Court blocks NGO Board Sale Due to  Costs of LGBTQ case

Court blocks NGO Board Sale Due to  Costs of LGBTQ case

Court blocks NGO Board Sale Due to  Costs of LGBTQ case

After the Non-fees in the LGBTQ dispute, the Supreme Court on Friday put a hold on the sale of  their property. The NGO Board had gone to court to object to the sale of its assets in order to pay  for Eric Gitari and the Katiba Institute, among other parties involved in the historic  case, to have their legal fees paid.

The Board said in court that it had to make a decision since it was unaware of the unpaid balance. As a result, the Supreme Court also invalidated the Deputy Registrar’s notification requesting payment from the Board. “Leave be and is hereby granted to the Applicant to file and serve the Reference against the decision of the Deputy Registrar on taxation of costs dated 9th June 2023 within 7days of delivery of this ruling,” the court instructed.

An order preventing the first respondent, Auctioneers, their agents, employees, and/or anybody working on their behalf from selling the applicant’s property has been issued, delaying the execution of the decisions of the Deputy Registrar of this Court of 9th June 2023.The board claimed that due to unforeseen circumstances, it was unable to give directions to its counsel about the case at the time of notice.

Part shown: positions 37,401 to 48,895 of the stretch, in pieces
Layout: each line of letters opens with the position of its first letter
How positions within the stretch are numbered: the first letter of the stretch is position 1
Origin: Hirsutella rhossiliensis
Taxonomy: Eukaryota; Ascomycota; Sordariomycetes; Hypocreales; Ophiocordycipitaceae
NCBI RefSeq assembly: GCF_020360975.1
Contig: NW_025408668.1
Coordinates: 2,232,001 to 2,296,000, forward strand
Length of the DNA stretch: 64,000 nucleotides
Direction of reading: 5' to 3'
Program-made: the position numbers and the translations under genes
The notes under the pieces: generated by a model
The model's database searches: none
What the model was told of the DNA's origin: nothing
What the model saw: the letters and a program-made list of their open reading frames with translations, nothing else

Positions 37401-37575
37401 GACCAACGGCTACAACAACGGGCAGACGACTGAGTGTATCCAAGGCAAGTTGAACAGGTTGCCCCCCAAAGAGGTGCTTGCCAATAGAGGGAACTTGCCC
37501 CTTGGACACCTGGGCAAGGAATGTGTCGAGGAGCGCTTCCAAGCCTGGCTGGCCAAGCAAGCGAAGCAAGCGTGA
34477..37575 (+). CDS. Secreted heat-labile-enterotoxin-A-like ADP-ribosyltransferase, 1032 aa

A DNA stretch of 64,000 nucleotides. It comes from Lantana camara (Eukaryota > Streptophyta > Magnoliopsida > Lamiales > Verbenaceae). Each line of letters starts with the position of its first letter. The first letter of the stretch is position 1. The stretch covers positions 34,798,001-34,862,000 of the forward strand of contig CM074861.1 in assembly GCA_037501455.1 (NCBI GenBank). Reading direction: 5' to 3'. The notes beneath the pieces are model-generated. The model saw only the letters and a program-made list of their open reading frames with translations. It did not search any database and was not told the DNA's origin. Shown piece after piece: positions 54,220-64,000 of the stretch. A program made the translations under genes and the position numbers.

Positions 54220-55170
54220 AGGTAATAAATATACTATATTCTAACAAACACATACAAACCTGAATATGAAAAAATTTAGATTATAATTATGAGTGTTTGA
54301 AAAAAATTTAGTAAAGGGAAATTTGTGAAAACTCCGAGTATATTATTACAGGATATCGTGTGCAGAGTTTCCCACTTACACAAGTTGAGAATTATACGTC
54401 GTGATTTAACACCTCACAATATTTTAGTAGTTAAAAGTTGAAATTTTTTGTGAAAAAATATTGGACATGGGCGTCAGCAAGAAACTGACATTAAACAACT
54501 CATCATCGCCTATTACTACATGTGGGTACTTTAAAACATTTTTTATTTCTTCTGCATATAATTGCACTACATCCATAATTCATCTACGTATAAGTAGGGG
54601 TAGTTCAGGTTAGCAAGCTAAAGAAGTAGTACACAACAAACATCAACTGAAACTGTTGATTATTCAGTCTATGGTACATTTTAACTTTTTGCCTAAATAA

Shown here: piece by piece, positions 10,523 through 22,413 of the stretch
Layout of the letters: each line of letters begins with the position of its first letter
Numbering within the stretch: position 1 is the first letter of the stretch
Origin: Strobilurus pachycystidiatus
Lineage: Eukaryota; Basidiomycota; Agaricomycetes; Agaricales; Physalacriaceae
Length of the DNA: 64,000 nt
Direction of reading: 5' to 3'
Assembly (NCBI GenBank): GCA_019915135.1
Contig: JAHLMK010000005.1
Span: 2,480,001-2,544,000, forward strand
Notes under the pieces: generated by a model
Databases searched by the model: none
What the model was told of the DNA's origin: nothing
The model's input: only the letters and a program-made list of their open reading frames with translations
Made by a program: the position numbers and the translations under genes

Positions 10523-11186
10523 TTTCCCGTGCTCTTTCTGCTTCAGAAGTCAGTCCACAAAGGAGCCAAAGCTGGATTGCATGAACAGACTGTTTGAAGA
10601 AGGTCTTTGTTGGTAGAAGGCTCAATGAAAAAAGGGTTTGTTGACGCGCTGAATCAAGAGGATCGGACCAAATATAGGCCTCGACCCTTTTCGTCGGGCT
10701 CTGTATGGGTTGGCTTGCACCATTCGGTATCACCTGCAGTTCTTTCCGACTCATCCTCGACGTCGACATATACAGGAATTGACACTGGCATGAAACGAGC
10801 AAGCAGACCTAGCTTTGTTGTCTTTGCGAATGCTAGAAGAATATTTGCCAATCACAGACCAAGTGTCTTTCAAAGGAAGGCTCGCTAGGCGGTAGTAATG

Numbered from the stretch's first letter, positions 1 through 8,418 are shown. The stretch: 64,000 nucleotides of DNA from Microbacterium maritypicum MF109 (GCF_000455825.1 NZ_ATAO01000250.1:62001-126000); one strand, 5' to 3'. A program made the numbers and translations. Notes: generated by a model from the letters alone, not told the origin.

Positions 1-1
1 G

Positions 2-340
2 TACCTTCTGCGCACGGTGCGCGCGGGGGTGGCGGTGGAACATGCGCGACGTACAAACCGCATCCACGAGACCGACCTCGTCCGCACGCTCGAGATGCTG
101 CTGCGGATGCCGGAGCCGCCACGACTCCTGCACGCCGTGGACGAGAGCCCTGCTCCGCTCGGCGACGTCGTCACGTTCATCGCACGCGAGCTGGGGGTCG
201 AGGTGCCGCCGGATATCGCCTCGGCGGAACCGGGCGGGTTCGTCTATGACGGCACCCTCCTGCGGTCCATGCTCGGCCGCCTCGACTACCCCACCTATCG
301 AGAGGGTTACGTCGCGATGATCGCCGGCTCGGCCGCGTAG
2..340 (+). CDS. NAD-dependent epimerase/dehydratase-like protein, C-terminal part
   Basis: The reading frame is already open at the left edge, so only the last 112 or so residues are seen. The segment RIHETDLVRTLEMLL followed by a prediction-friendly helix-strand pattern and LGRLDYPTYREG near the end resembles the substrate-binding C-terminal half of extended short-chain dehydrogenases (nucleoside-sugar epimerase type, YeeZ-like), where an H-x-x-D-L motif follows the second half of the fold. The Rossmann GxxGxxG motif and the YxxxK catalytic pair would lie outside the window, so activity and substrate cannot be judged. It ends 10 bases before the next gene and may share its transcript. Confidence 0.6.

“Its legal manager was ill and absent from work the entire week. The instant application was filed without excessive delay when the Legal Manager resumed his or her duties, the board informed the court.After the Board decided not to register an organization promoting the rights of the LGBTQ community, the respondents sued the Board in court. Last month, the court reaffirmed their earlier ruling, declaring that everyone in Kenya has the right to form associations, and criticizing the board for refusing to register the organizations. Because the agency disregarded the court’s order to pay the expenses of the lawsuit, the respondents moved to have the respondents’ property put up for auction.

We grant the third request made in the aforementioned Motion, suspending the execution that the first respondent had started. In addition, the Supreme Court prohibited the first respondent and the auctioneers from selling or otherwise disposing of any of the applicant’s proclaimed property or household goods while the instant action was being heard and decided.The Supreme Court further mandated that the new application’s costs be subject to the resolution of the ongoing case.

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